An athletic director tweeted a photo from a basketball game. A mother posted a message on Facebook. And in two small towns in different parts of Minnesota, high school sports provided a glimpse of their genuine nature, the best part.

Too often we see the other side. The negative situations that sometimes pop up in prep sports, which distract from the positive life lessons that high school sports offer those blessed to be involved.

This past Friday night provided two examples of the good. One in St. Charles, one in Pine City. Two communities that should feel proud.

Start in St. Charles, 25 miles southeast of Rochester. Back on Jan. 21, contact tracing from exposure to COVID-19 forced the high school boys' varsity basketball team, including every coach in the program, to quarantine for 14 days.

A few players weren't required to quarantine because they tested positive for COVID in November. Senior Harper Schaber and junior Noah Disbrow were in that group.

The varsity, JV and ninth grade teams were scheduled to play that night. The varsity obviously had to cancel. The JV and freshman teams had players available but no coaches.

Schaber told athletic director Scott McCready that he would coach them. Schaber is a go-getter who hopes to become a coach someday and plans to major in special education in college. If it rains in the morning during baseball season, Schaber sends McCready, who also coaches baseball, a text offering to squeegee water off the field during lunch.

McCready took him up on his offer to coach. Schaber and another varsity player coached that night, with McCready sitting behind the bench. That whole day was chaotic. The ninth grade team lost.

Afterward, McCready asked Schaber how he'd like to proceed since the varsity still had two weeks to quarantine. Schaber and Disbrow offered to keep coaching the freshmen because those kids deserved the chance to play.

"We have to make this work," Schaber told his athletic director.

So they got to work. Schaber created daily practice plans. He studied video of the team's loss to figure out what areas to work on, specifically defense. Schaber and Disbrow ran the team in practices all week, with an adult present for supervision, though none was necessary. The freshmen listened and followed directions.

"I could feel their trust," Schaber said.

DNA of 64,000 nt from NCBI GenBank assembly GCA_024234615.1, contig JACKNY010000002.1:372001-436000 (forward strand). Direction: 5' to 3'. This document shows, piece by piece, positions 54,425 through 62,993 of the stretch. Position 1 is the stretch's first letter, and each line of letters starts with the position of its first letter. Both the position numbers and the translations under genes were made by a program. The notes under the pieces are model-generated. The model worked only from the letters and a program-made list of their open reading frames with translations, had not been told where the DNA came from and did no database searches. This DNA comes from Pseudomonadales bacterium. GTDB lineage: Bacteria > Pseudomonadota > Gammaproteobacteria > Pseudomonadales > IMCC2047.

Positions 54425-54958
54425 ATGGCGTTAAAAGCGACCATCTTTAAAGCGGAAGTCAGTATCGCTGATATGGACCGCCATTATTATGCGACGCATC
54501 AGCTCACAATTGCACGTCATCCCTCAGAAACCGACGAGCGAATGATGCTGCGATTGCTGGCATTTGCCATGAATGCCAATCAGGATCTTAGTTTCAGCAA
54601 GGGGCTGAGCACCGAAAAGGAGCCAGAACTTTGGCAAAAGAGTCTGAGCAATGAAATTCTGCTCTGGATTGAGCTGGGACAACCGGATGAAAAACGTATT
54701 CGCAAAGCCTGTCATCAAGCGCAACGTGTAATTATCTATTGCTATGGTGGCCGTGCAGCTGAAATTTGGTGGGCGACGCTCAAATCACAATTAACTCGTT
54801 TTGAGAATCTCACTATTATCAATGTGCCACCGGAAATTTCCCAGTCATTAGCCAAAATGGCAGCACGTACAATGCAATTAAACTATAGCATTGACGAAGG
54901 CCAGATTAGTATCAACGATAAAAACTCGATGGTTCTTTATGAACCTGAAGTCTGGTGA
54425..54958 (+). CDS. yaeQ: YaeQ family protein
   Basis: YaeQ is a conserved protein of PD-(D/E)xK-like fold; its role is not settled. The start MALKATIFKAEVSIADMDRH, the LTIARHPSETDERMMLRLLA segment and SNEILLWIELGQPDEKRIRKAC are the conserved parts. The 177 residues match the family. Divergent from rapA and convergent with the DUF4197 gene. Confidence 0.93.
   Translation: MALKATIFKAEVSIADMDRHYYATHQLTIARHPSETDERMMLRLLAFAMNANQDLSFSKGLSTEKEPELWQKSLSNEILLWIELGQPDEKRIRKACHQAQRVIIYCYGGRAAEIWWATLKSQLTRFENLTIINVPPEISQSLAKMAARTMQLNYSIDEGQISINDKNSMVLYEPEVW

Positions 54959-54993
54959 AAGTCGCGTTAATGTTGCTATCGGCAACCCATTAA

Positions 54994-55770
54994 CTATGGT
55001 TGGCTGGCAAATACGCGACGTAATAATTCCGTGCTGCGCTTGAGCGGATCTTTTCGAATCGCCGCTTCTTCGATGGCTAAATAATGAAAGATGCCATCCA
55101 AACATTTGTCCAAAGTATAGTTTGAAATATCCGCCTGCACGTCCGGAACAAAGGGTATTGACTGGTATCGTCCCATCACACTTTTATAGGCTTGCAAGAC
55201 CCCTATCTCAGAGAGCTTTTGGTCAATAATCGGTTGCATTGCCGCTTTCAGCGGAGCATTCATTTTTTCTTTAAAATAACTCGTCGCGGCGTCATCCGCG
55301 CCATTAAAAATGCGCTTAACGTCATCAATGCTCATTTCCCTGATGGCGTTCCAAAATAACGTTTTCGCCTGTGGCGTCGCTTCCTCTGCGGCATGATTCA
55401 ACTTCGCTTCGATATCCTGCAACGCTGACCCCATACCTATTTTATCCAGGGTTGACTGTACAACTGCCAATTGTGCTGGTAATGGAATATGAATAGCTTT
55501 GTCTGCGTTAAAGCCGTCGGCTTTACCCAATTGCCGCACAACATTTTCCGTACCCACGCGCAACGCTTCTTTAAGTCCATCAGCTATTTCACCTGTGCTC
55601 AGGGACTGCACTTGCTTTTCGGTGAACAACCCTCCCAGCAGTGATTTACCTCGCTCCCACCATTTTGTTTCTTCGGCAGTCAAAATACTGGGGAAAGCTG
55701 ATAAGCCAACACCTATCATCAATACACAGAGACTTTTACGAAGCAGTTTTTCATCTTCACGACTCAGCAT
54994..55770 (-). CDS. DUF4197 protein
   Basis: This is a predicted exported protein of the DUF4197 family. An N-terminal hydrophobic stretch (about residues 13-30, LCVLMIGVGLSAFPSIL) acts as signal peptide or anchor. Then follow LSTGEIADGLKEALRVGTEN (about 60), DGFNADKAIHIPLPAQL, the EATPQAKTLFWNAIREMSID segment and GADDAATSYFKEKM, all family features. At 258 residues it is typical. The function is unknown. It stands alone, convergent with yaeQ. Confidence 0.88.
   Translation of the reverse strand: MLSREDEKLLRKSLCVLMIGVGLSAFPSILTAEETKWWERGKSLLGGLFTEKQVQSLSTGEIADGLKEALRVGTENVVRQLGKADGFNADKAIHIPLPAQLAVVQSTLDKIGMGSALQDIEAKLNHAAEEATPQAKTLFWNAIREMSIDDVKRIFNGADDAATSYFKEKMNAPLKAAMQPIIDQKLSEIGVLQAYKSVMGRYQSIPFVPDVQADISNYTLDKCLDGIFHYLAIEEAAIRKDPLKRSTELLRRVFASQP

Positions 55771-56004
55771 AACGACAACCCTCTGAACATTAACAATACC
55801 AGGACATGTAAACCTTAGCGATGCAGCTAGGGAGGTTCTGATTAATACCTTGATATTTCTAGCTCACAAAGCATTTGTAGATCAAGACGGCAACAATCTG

St. Charles is a town of 3,800, so Schaber already knew every freshman's name, their parents and the streets they live on. Both Schaber and Disbrow are multisport athletes who are leaders in school and role models to younger kids.

They took their coaching job seriously, right down to their gameday attire, which they picked out two days before the game.

"We thought it would be cool if we dressed up like we were professionals," Disbrow said.

They wore black dress pants with a black shirt and orange tie, representing their school colors. Schaber had his mom help with his tie.

"I had a full Windsor going," he said.

They made sure to wear watches and matching face masks, and they introduced themselves to the Chatfield coach before tip-off. They used a whiteboard to draw up plays and adjustments during timeouts and halftime.

St. Charles won by 20.

McCready snapped a picture of his two student coaches on the bench during the game and posted it on his Twitter account, with this caption: "I think we're in pretty good hands."

The tweet went viral, which caught those involved by surprise. They didn't think they were doing anything special. Just doing what felt right.

"Both would do anything for you," McCready said.

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That spirit also emerged in Pine City, which hosted Duluth Marshall in girls' basketball. Marshall star guard Gianna Kneepkens needed 11 points to become the 21st girls' player in state history to reach 3,000 points.

Since visiting fans were not allowed to attend the game due to COVID restrictions, Kneepkens' mom, Betsy, posted a request on Facebook asking if any Pine City parents at the game could take a picture of her daughter's historic moment. Her post spread quickly.

The schools found a compromise. Kneepkens' parents could attend the game as part of Marshall's team contingent, thus technically not fans.

Betsy operated the video camera while her husband kept stats. They were delighted to be there.

What they saw floored them.

Pine City parents made signs for their daughter, congratulating her on her achievement. They gave her a standing ovation when she made a three-pointer to reach 3,000 points. Pine City officials stopped the game and presented her with the game ball. People the Kneepkens didn't know took photos and shared them with the family.

"They did everything that I think would happen at someone's home school," Betsy said.

Kneepkens tied her career-high with 51 points in a win. And her parents got to be there in person to witness it.

"It's the only way to keep sanity in this craziness, really trying to reach out and help each other," her mom said. "Sometimes helping even if you don't know who that person is. That's what makes it so beautiful."

Bravo, Pine City. And Bravo, coach Harper and coach Noah.